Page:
Google buys more than 1,000 patents from IBM

Google confirmed that it bought over a thousand patents from IBM but details were not revealed. Some sources report that the patents bought are 1,029, according to other sources they’re 1,030, either way the amount paid by Google wasn’t disclosed.

The important fact is that the acquired patents cover technologies related to hardware and in particular the production of microprocessors and memories but also Internet-related technologies.

Ever since Google entered the field of mobile devices and cell phones with the creation of Android the company has been directly or indirectly involved in various lawsuits. In particular Apple got into litigations with various mobile phone makers, Microsoft is trying to get paid by the producers of Android smartphones threatening lawsuits for alleged patent infringement and Oracle is demanding billions of dollars from Google for the use of Java technology in Android.

There’s an arms race by large companies operating in the telecommunications field and today the weapons are patents. Any company can use its patents to try to get money from other companies or simply to block the actions of a competitor. Lately there has been an escalation in the use of patents in the telecommunications field, so their value has increased and the impression is that an economic bubble around them has been created.

A few weeks ago six thousands of Nortel patents related to technologies in the telecommunications sector have been sold for about $4.5 billion to a consortium which includes Apple, EMC, Ericsson, Microsoft, Research In Motion and Sony, in essence Google’s competitors. Definitely a big deal for Nortel, which was in very poor economic conditions.

This acquisition was so important that the U.S. Department of Justice decided to open an investigation to assess if it was done in order to initiate lawsuits against Google or some Android smartphone manufacturers.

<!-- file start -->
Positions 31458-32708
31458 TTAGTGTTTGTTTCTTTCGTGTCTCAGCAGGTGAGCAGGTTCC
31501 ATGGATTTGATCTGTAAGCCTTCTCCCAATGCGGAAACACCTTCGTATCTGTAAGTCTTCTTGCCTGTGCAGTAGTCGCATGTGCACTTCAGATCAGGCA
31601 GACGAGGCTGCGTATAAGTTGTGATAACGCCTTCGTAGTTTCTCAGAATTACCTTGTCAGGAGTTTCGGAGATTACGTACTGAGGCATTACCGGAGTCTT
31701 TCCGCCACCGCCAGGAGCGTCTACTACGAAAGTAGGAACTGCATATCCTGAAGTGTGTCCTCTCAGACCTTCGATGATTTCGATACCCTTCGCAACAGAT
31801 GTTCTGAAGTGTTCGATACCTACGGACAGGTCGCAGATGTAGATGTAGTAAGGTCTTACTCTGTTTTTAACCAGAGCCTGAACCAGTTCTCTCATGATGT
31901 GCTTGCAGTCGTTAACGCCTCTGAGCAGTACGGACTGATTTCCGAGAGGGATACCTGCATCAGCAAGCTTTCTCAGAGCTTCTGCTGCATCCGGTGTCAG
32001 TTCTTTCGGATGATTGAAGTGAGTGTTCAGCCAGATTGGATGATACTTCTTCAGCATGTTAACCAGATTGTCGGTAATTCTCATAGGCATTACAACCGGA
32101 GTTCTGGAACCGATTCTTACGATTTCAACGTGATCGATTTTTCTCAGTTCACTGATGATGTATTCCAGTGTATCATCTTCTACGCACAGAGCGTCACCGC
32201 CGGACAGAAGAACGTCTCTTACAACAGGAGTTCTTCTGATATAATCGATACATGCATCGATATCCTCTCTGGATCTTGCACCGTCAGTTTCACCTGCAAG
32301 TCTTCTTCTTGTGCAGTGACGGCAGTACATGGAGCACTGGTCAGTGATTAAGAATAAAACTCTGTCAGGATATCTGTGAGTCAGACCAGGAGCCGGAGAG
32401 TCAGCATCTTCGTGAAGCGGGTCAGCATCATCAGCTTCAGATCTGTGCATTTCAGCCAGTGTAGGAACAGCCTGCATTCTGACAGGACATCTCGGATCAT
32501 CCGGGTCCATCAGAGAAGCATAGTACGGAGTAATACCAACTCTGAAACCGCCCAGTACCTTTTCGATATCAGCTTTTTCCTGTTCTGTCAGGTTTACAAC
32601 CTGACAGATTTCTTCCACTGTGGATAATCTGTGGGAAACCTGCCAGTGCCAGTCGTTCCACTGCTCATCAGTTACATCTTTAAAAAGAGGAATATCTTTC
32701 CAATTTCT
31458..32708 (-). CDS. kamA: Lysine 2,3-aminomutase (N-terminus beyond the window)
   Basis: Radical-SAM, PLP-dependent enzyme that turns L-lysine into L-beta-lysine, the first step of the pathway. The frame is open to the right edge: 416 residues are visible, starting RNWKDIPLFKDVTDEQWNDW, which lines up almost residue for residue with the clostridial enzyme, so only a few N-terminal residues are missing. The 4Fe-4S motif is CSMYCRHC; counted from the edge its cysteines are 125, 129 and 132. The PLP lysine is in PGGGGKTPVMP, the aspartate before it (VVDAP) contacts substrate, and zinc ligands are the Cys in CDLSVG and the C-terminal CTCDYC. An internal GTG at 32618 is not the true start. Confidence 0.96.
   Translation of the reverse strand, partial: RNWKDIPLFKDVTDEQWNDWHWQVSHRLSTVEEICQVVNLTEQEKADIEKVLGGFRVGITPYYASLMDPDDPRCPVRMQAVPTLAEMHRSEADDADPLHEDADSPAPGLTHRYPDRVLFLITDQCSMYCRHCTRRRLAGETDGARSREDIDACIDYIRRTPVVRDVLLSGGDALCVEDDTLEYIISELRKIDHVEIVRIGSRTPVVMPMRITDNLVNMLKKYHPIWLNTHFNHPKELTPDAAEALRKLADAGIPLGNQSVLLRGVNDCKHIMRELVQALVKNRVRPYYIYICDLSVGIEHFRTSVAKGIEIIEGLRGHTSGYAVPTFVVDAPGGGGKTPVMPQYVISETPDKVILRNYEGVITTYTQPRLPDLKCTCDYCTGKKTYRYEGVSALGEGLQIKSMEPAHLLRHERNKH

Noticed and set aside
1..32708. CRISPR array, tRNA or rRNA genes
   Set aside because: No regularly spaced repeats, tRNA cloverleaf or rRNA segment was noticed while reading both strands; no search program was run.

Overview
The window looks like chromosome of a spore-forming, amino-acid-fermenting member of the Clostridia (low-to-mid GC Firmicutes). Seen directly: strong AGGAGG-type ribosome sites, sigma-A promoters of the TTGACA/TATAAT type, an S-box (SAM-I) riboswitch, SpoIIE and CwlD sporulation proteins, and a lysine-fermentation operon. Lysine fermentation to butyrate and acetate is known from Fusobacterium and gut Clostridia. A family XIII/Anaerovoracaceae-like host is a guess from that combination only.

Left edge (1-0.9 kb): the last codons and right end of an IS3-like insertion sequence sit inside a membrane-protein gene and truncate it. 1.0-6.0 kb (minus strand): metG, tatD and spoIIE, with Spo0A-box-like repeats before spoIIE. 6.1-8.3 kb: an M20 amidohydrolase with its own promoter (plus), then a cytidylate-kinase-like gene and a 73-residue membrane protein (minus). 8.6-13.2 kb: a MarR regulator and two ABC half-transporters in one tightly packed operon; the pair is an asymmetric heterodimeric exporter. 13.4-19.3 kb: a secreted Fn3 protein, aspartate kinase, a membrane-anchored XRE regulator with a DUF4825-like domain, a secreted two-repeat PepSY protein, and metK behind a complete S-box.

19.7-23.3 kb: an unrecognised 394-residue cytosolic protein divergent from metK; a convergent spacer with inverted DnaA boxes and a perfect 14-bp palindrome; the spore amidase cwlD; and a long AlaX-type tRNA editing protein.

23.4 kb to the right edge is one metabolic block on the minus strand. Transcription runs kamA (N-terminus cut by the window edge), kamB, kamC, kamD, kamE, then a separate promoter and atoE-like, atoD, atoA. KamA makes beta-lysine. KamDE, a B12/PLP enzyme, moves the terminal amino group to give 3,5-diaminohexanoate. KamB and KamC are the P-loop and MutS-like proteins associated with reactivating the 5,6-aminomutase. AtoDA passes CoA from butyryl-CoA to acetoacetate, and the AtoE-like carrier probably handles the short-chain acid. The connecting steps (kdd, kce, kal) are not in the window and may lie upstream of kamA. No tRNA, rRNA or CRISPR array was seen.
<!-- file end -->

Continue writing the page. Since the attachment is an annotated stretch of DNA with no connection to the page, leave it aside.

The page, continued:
It’s therefore possible that restrictive conditions are decided on the use of Nortel’s patents, which means that the U.S. Department of Justice recognizes the danger that they’re used in a manner harmful to the market and consumers. In April a decision went in that direction concerning the acquisition of Novell’s patents by a consortium led by Microsoft: the Department of Justice, together with the German antitrust authority, had amended the deal so as to eliminate a danger to competition.

During July there was also the acquisition of S3 Graphics by mobile phone manufacturer HTC, which essentially paid $300 million for 235 patents. Thus HTC strengthened its position to better address the crossed lawsuits that see the company in litigation with Apple.

Recently Google expressed criticism about the use of patents as weapons against competitors but obviously the company can’t remain defenseless. Google hasn’t many patents so until the situation doesn’t change, perhaps as a result of political decisions, it’s clear that it must buy them from someone else.

IBM is an ideal partner for Google. Both companies have invested heavily in Linux, though in very different ways as IBM installs it on its high-end systems while Google has made it the basis for Android and Chrome OS. Thus they are two companies that have interests close enough to lead to a deal like this but far enough for them not to step on each other’s toes. The philosophy that the enemy of my enemy is my friend can be important and the two companies have some common enemies.

IBM has gazillions of patents of all types, it will be interesting to see what Google actually bought and how the company will use those patents. It would also be interesting to know how much they were paid. Presumably we’ll soon know the new moves by Google, waiting for the next battle in this patents war.

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